One of the girls from my team, 16-year old Beth Barr, was awarded a silver medal in one of the relays, coming in second to a powerful East German team. I am not sure that I realized it at the time, but in a sad twist, the East German team later admitted to using performance-enhancing drugs for years, but their medals were never taken from them.

I just learned about this (or at least it was brought to my attention last week) in a "Where are they now?" article about Beth Barr in my hometown newspaper. It's called Losing her Seoul. Washington grad reflects on the empty feeling left by 1988 Olympic Games. And here is another, somewhat more positive, yet still pretty heavy short piece from NPR called Former U.S. Olympians: Then And Now

These articles were definitely an eye-opening read, as I didn't realize Beth's Olympic memories were not as shiny as the silver medal around her neck.

Personal car, taxi, train, boat, motorcycle, train, tuk-tuk, motorcycle, boat, tuk-tuk, bus, taxi, skytrain, motorcycle.

Those are the modes of transportation (in order) that we took on a long day-trip out of Bangkok last weekend.

My friends Eric and Kevin were in town (from San Francisco and Dubai, respectively) and they wanted to get out of Bangkok and see something new. So I took them and Eric's Thai friend Yun on the famous "Train to Nowhere" that I have mentioned before (with a few pictures of my trip two years ago), and then went to see the fireflies near the Floating Night Market at Ampawa.

We started our day with a big breakfast at Bug and Bee on Silom (love those Belgian Waffles!) and then taxied over to the Thonburi train station at Wong Wian Yai. From there, the 10-baht (30 cents), one-hour train ride took us out of Bangkok to Maha Chai, in Samut Sakorn province.

We exited the train in the big Maha Chai market but were only half-way to our destination. To continue the trip, we had to cross a river on a ferry, and then catch the next train on the other side of the river for another 10-baht, one-hour ride to the end of the line at Mae Klong, in Samut Songkram province.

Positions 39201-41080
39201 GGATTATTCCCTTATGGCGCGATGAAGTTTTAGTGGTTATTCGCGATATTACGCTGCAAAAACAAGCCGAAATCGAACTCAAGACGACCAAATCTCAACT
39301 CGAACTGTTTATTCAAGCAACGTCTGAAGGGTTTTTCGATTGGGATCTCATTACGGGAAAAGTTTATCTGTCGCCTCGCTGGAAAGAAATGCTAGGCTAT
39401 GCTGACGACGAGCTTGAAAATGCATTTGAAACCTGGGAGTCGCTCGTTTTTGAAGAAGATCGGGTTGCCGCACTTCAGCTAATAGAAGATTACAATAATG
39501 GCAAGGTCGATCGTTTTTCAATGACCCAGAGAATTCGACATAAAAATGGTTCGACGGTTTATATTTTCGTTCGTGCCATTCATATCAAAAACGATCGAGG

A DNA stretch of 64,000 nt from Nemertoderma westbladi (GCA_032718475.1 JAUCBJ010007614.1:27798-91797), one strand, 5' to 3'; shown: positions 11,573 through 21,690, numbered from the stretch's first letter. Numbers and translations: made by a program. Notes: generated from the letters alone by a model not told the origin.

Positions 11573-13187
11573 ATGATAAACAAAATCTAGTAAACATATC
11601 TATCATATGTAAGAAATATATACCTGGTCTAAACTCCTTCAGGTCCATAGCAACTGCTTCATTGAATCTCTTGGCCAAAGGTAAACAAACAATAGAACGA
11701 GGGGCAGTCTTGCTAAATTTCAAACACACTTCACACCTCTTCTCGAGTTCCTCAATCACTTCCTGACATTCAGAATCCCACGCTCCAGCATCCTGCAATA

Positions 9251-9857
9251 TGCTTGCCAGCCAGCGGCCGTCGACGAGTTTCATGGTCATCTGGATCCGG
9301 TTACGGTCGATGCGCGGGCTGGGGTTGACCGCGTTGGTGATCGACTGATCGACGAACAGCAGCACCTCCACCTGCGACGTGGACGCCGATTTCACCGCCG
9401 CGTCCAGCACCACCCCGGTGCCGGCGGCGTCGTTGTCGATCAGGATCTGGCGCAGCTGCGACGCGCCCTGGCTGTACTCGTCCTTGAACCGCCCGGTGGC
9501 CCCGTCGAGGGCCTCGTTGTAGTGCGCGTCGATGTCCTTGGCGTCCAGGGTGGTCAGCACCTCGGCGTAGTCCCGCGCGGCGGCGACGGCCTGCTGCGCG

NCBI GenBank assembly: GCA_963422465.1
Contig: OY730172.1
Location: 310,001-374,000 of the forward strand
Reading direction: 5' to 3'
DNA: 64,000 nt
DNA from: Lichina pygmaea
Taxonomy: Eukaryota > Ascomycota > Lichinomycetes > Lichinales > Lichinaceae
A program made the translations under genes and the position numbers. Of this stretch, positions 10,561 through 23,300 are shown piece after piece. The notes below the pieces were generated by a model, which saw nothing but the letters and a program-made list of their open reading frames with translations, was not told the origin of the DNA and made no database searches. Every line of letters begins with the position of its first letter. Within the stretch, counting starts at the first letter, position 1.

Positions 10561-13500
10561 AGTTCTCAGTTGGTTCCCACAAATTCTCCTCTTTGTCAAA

The best part about this train ride is that the end of the line goes through the middle of the the Mae Klong market. And I do mean the middle! The narrow pathway through the market is actually the train tracks, and so produce and fresh meat are literally inches away from the train as it slowly passes through the stands. I took a video of this amazing "only in Thailand" event and will try to post it here soon.

Unfortunately Kevin decided to head back to Bangkok at this point (I guess that was enough adventure for him) and so the three of us (Eric, Yun, and I) put him on a bus and then hailed a tuk-tuk and went for a delicious outdoors seafood lunch on the Gulf of Thailand at Don Hoi Lot.

So far on this trip, I had been playing tour guide as I had been to these places a few times before. But our next stop was a new destination for me - the Anpawa Floating Market. After filling up on fish, shrimp, squid and beer, we made our way over to Anpawa on motorcycle taxis. Luckily for us, it was a holiday weekend, so there was a huge street fair in addition to the usual activities at the market. What fun!

This floating market is famous for the night-time boat rides through the canals to see the fireflies. I had heard about this for some time, but this was my first chance to see them for myself. And even though I have fond memories of chasing fireflies on hot summer nights in Florida, I have to admit it was pretty cool to see them here in Thailand. All along the canal, hundreds of fireflies would be illuminating certain bushes. And the amazing thing about it was that the fireflies would blink in rhythm, making the entire bush blink on and off in perfect time. It was as if someone had strung up and plugged in some Christmas lights.